• Root caries: With age, the gums retract and expose parts of the tooth root. Since the roots are not protected by tooth enamel, they get caries much faster.

Everyone should check their teeth regularly. The first visible signs are white spots - so-called "white spots" - in the tooth enamel. First, a rough surface is created on the tooth enamel. This promotes the adhesion of plaque. If tooth decay is discovered in this initial stage (initial caries), the incipient destruction of the tooth enamel can often be stopped by intensive oral hygiene and increased use of fluorides.

As the disease progresses, the affected areas usually turn yellowish-brown. The tooth decay gradually penetrates the tooth enamel and attacks the dentin. Often the first pain is noticeable now. Caries causes great pain at the latest when it has reached the nerve of the tooth and it becomes infected.

Note Incipient dental caries is not always visible from the outside. Bitewing X-rays should therefore be taken every year in order to be able to detect caries in the clinically poorly visible posterior region early enough. For some time now there have also been alternative laser-based devices that can be used to "shine through" the interdental spaces to detect caries. However, these are not yet entirely reliable. Therefore this examination is not yet paid for by the social security agencies. In any case, only your dentist can say for sure whether tooth decay has formed. Regular visits to the dentist can help detect and treat tooth decay in good time. If tooth decay is left untreated, a hole will form in the tooth enamel. In the worst case, it can lead to tooth loss.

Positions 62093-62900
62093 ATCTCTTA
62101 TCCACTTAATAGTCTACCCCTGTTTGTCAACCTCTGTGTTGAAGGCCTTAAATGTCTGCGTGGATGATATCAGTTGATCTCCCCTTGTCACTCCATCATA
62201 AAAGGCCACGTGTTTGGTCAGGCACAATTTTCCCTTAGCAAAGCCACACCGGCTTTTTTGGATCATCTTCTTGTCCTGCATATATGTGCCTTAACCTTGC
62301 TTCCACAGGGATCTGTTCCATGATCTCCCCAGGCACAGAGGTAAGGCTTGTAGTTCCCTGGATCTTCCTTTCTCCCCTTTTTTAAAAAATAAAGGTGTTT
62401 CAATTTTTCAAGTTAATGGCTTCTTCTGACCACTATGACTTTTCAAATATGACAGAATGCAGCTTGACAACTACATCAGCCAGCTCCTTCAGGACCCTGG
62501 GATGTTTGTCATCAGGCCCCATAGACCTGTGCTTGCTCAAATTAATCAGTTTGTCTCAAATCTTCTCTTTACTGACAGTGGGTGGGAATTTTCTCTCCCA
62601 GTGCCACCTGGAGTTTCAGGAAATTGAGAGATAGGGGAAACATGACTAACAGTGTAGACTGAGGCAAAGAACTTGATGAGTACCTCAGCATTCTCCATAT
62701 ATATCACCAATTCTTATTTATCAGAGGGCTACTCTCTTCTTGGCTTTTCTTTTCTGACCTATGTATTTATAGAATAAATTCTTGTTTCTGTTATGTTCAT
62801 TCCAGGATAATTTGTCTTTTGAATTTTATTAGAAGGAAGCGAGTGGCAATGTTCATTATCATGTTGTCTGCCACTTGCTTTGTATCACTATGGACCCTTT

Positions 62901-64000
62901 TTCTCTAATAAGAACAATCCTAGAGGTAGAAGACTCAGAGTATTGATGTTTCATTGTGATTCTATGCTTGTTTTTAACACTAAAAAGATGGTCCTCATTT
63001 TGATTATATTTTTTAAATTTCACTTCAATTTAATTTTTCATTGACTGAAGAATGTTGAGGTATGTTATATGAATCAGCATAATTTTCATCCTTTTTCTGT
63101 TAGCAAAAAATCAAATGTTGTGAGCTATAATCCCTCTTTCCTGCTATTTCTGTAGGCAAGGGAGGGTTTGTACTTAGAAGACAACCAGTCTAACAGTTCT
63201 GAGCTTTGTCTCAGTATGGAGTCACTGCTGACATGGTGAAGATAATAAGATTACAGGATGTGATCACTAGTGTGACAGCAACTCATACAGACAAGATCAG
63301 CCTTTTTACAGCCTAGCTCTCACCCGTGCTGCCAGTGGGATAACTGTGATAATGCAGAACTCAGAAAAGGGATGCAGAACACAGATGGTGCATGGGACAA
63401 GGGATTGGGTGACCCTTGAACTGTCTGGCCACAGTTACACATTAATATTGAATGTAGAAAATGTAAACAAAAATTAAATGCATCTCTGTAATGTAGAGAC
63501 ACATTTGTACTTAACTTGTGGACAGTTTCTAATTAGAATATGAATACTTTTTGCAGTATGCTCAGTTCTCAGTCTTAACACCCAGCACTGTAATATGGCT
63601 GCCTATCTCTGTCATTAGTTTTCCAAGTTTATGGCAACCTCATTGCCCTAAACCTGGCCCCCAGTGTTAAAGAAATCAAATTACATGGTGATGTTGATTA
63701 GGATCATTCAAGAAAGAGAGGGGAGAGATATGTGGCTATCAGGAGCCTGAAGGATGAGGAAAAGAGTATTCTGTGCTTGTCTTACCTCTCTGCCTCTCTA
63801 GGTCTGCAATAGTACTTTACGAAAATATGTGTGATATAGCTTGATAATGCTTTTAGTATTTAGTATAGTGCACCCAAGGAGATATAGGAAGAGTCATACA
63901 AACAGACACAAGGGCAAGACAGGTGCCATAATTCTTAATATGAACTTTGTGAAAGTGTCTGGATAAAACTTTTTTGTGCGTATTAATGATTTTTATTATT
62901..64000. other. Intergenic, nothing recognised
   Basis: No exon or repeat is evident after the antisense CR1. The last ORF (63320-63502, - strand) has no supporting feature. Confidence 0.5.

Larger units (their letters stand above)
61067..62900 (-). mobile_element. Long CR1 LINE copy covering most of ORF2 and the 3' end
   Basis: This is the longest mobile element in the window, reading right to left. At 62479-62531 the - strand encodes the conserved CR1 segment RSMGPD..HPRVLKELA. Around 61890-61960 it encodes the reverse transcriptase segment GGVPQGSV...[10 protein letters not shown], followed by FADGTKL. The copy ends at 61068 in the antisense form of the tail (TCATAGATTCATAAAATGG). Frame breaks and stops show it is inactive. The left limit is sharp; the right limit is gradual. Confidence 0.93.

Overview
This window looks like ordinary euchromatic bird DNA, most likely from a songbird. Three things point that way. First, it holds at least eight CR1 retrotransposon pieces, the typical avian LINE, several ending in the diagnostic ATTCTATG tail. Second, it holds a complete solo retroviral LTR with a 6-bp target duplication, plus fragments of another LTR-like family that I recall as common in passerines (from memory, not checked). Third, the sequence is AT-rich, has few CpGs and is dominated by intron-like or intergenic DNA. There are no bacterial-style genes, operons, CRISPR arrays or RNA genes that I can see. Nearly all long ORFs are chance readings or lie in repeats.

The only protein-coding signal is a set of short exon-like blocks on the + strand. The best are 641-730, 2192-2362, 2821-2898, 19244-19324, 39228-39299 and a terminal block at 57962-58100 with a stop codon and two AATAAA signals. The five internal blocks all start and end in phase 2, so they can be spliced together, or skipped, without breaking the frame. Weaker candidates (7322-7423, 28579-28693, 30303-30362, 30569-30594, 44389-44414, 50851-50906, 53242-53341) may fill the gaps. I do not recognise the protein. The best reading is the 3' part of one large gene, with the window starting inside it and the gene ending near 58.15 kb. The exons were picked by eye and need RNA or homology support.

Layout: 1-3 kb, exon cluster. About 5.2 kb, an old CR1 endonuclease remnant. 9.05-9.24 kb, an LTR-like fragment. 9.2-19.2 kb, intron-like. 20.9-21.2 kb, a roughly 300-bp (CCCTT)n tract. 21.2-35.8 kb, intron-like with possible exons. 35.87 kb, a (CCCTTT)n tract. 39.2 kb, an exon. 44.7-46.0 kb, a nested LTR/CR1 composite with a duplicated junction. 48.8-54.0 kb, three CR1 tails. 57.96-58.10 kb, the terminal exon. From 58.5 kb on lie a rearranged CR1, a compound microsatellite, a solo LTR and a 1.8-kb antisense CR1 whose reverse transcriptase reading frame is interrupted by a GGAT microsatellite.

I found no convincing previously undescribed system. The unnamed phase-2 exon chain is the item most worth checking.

Prevent tooth decay

Children and adults can reduce their risk of tooth decay if they regularly brush their teeth with toothpaste that contains fluoride. Cleaning your teeth removes bacteria and plaque from your teeth.

The most effective measures to prevent tooth decay are:

  • Regular brushing of your teeth also in the interdental spaces: It is recommended to brush your teeth at least twice a day after eating.
  • Regular twice-yearly check-ups at the dentist's with professional oral hygiene twice a year
  • reduce sugary foods - especially as snacks

Note Be careful with fluoride tablets! Since fluoride can have side effects, children should not ingest too much of it.

Whom can I ask?

Even if you have no symptoms, you should make regular check-ups as recommended by your dentist.

  • You can find dentists in your area under Dentist search.
  • You can find dental clinics in your area under Search for dental clinics.

How are the costs going to be covered?

In addition to dental treatment and dentures, dental services also include orthodontic services (jaw regulation).

Dental services can be used at the following doctors or institutions:

  • for contract dentists
  • for elective dentists and
  • in outpatient dental clinics (in the health insurance institutions' own facilities and in contract facilities)

Note Please note that elective doctors can freely determine their fees and are not bound to any tariffs. It is therefore advisable to clarify the cost issue with your health insurance provider before treatment.